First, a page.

Even those of us simply quarantined or sheltered in place have a higher likelihood of developing PTSS or PTSD as the result of the pandemic. Uncertainty, fears of being infected, and financial stress can lead to a higher risk of PTSD and mental health disorders.
Additionally, many people are also at a higher risk of other types of stress, too.
Intimate partner violence is on the rise. Those who have nowhere to go and are the victims of abuse in the home are at a higher risk for COVID-19 PTSD, depression, and suicide. Families that rely on social services to get access to meals and housing (low-income families, the homeless, etc.) are also at higher risks of stress disorders, attention deficit disorders (ADD), and depression.
Those who were already suffering from disorders such as bipolar disorder or atypical depression are now at a higher risk for suicide or self-harm.
COVID-19 Post Traumatic Stress/Disorder Symptoms
Concerned your coronavirus stress might be PTSS? One of the most common symptoms of PTSD is flashbacks of the trauma. It may be too soon to tell if you’re suffering from this symptom (since we’re still in the crux of the pandemic). Other symptoms of PTSS and PTSD include:
- Avoiding thoughts, places, and things that remind you of the trauma
- Bad dreams
- Blocking memories of the trauma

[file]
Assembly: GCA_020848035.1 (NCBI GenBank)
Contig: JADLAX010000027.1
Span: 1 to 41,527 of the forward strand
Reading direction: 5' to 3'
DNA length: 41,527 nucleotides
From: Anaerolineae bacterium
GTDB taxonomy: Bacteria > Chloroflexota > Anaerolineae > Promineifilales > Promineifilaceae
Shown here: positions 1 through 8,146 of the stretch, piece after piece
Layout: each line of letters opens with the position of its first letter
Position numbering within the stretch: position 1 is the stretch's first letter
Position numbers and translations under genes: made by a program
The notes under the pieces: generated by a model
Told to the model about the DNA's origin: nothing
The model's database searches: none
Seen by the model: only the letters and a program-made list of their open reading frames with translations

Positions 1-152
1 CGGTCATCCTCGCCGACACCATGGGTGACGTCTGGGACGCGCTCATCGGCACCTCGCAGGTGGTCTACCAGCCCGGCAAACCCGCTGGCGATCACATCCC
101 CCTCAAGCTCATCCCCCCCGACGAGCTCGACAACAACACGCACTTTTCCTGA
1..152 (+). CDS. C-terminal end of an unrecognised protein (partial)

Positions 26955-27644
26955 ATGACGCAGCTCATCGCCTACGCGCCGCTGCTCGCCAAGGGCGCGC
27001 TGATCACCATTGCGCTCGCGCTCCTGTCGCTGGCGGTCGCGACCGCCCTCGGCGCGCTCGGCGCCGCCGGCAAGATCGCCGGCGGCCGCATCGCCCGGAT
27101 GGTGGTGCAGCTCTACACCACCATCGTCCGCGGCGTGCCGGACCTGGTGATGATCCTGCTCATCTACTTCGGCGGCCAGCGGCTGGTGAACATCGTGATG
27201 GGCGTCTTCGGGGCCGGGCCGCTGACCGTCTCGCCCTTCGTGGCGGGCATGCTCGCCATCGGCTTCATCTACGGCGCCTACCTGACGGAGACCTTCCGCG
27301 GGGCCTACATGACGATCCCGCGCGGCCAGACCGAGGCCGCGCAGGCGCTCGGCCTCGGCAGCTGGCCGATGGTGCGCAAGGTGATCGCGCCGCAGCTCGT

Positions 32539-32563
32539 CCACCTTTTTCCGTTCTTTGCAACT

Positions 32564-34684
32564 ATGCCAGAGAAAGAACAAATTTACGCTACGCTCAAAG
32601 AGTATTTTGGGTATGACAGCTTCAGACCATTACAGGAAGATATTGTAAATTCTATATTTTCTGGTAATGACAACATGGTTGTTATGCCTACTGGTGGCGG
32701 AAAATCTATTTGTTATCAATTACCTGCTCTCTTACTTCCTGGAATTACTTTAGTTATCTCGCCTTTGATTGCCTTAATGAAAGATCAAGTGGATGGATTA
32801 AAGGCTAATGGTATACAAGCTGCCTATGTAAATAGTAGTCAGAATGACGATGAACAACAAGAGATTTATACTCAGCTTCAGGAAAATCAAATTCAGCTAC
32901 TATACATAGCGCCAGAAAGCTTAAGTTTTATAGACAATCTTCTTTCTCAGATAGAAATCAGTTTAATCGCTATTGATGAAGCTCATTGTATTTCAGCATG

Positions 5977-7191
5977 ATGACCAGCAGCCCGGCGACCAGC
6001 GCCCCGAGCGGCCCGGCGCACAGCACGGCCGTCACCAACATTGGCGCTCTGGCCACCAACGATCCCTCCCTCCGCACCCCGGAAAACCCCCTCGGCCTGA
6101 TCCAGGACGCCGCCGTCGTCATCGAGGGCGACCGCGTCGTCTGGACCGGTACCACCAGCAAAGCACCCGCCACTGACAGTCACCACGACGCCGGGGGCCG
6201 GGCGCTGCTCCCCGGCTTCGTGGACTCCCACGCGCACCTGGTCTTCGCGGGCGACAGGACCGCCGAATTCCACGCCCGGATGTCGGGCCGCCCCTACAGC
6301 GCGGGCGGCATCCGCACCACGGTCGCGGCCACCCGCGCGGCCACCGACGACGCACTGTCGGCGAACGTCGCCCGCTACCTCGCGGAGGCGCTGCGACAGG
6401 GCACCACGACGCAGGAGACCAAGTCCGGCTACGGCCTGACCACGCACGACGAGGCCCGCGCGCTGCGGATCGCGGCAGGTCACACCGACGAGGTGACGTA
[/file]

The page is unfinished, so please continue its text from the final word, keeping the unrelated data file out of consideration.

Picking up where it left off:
- Insomnia and other sleep disorders
- Feelings of guilt and/or blame
- Loss of interest in activities and people
- Scary thoughts
- Sudden mood changes
If you’re experiencing any of the above symptoms (related or unrelated to the COVID pandemic), you should contact a mental health professional to help you work through these emotions.
Intense feelings that aren’t worked through often resurface as depression, stress, and chronic pain. Dealing with these feelings sooner rather than later can prevent related illnesses and complications. Other medical and mental disorders that are on the rise because of the coronavirus include eating disorders, self-harm disorders, and drug and alcohol abuse.
Online Telemental Healthcare Providers
Several online telemental healthcare providers are offering free and reduced-fee services for frontline healthcare workers, COVID-19 patients, and anyone directly suffering from the pandemic. Free services vary by online mental health platform but are generally reserved for:
- Frontline healthcare workers
- Essential workers
- COVID-19 patients and close family members
- Anyone affected by coronavirus deaths
The famous online mental health platform now hosts a COVID-19 help center with resources and advice to get people through the pandemic. Some of the benefits include a free Facebook online support group and articles on every coronavirus worry under the sun.
One of the largest telemental health providers out there, Betterhelp now has a growing number of articles on stress management in times of COVID.
COVID-19 Emotional Support Hotline
New York Governor Andrew Cuomo started a free coronavirus mental help support line (staffed by volunteer medical professionals) to help get Americans through this crisis.
If you’re worried about COVID-19 related PTSD and how it might affect your mental health, we recommend reaching out to an online mental health therapist.